The Aryan Christ by Richard Noll
The Secret Life of Carl Jung

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The international sensation that was published in Russian, Japanese, French, Czech and Spanish translations.

Carl Gustav Jung, along with Sigmund Freud, stands as one of the two most famous and influential figures of the modern age. His ideas have shaped our perception of the world; his theories of myths and archetypes and his notion of the collective unconscious have become part of popular culture. Now, in this controversial and impeccably researched biography, Richard Noll reveals Jung as the all-too-human man he really was, a genius who, believing he was a spiritual prophet, founded a neopagan religious movement that offered mysteries for a new age.

The Aryan Christ is the previously untold story of the first sixty years of Jung's life--a story that follows him from his 1875 birth into a family troubled with madness and religious obsessions, through his career as a world-famous psychiatrist and his relationship and break with his mentor Freud, and on to his years as an early supporter of the Third Reich in the 1930s. It contains never-before-published revelations about his life and the lives of his most intimate followers--details that either were deliberately suppressed by Jung's family and disciples or have been newly excavated from archives in Europe and America.

Richard Noll traces the influence on Jung's ideas of the occultism, mysticism, and racism of nineteenth-century German culture, demonstrating how Jung's idealization of "primitive man has at its roots the Volkish movement of his own day, which championed a vision of an idyllic pre-Christian, Aryan past. Noll marshals a wealth of evidence to create the first full account of Jung's private and public lives: his advocacy of polygamy as a spiritual path and his affairs with female disciples; his neopaganism and polytheism; his anti-Semitism; and his use of self-induced trance states and the pivotal visionary experience in which he saw himself reborn as a lion-headed god from an ancient cult. The Aryan Christ perfectly captures the charged atmosphere of Jung's era and presents a cast of characters no novelist could dream up, among them Edith Rockefeller McCormick--whose story is fully told here for the first time--the lonely, agoraphobic daughter of John D. Rockefeller, who moved to Zurich to be near Jung and spent millions of dollars to help him launch his religious movement.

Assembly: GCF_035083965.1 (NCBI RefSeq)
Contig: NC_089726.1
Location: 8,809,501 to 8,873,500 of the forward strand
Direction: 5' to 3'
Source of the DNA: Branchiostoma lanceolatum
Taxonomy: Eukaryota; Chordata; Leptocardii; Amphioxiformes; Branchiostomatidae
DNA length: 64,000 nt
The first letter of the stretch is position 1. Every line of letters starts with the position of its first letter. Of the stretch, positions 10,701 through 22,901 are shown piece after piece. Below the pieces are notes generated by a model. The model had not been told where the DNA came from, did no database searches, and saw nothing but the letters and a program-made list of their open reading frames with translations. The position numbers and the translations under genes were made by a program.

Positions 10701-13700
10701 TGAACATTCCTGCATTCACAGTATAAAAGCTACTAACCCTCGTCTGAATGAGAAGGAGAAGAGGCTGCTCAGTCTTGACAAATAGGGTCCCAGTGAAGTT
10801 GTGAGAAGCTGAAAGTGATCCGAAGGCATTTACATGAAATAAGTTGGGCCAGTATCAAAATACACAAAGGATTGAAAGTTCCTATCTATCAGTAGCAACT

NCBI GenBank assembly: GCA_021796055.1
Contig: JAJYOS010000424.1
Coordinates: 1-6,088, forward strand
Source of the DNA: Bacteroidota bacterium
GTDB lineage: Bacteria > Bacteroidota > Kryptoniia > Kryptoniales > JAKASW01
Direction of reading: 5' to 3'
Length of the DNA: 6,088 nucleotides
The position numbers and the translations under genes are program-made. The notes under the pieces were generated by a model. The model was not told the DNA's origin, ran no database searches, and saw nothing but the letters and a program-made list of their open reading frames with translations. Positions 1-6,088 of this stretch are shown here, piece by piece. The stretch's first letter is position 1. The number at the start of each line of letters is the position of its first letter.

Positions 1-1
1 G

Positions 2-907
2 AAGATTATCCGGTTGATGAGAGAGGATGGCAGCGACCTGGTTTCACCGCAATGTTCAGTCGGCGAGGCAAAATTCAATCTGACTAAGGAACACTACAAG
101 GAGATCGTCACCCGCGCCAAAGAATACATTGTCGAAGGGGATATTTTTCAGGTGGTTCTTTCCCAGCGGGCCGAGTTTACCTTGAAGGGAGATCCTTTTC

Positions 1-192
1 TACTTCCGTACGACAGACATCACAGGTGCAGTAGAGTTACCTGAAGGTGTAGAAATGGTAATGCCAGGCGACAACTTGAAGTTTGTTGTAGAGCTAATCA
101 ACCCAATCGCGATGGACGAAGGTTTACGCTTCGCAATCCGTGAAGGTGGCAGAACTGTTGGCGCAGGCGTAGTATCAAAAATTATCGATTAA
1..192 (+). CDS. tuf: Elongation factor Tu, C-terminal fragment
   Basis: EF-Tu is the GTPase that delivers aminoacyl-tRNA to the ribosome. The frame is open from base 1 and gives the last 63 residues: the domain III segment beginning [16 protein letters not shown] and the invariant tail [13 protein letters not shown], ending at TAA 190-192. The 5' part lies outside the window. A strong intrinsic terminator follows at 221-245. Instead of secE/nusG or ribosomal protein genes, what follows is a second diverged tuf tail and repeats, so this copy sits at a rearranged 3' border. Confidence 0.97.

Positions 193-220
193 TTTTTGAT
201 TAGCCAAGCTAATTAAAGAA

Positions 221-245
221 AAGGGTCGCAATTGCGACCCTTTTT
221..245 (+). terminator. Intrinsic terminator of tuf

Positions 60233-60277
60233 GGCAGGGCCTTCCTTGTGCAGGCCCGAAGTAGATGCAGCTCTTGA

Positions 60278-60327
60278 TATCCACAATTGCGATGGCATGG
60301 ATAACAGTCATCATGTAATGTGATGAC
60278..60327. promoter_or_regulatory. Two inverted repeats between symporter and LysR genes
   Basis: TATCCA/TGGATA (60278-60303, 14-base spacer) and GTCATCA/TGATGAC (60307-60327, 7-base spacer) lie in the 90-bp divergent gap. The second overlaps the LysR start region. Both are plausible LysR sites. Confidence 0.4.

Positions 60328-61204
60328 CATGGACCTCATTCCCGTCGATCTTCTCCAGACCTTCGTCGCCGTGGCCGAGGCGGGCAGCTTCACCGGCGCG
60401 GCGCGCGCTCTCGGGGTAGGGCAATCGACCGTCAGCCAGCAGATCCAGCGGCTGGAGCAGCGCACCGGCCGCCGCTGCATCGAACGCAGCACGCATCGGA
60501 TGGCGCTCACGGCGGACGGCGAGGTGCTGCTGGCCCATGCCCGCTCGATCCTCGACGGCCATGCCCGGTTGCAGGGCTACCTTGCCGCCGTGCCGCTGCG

As Richard Noll writes, "Jung is more interesting . . . because of his humanity, not his semidivinity."  In giving a complete portrait of this twentieth-century icon, The Aryan Christ is a book with implications for all of our lives.
 

About Richard Noll

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Noll, a clinical psychologist, is Lecturer in the History of Science at Harvard University. He is a former resident fellow of the Dibner Institute for the History of Science and Technology at MIT.
 
Published September 1, 1997 by Random House. 336 pages
Genres: Biographies & Memoirs, History, Travel, Health, Fitness & Dieting. Non-fiction

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He also stresses the importance of a little-known incident in 1913 during which Jung, after repeatedly inducing a trancelike state, imagined that ``his head changed into a lion and he became a god.'' This occurrence, Noll argues, is a central event in Jung's life, validating for the Swiss thinker...

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Publishers Weekly

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According to Noll (The Jung Cult), one of the most potent concepts of 20th-century psychology--the collective unconscious--exists only on the shelves of Jung's personal library. Only Freud has bee

Jul 31 1997 | Read Full Review of The Aryan Christ: The Secret ...

Publishers Weekly

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According to Noll (The Jung Cult), one of the most potent concepts of 20th-century psychology--the collective unconscious--exists ""only on the shelves of Jung's personal library."" Only Freud has been more influential in psychology, and now both have been exposed as more imaginative than scienti...

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People

Long revered as one of the founding fathers of psychoanalysis and the mystical godfather of New Age spirituality, Carl Jung appears—in Richard Noll's fascinating new biography—as a bit of a dangerous crackpot who could have used some professional help.

Nov 10 1997 | Read Full Review of The Aryan Christ: The Secret ...

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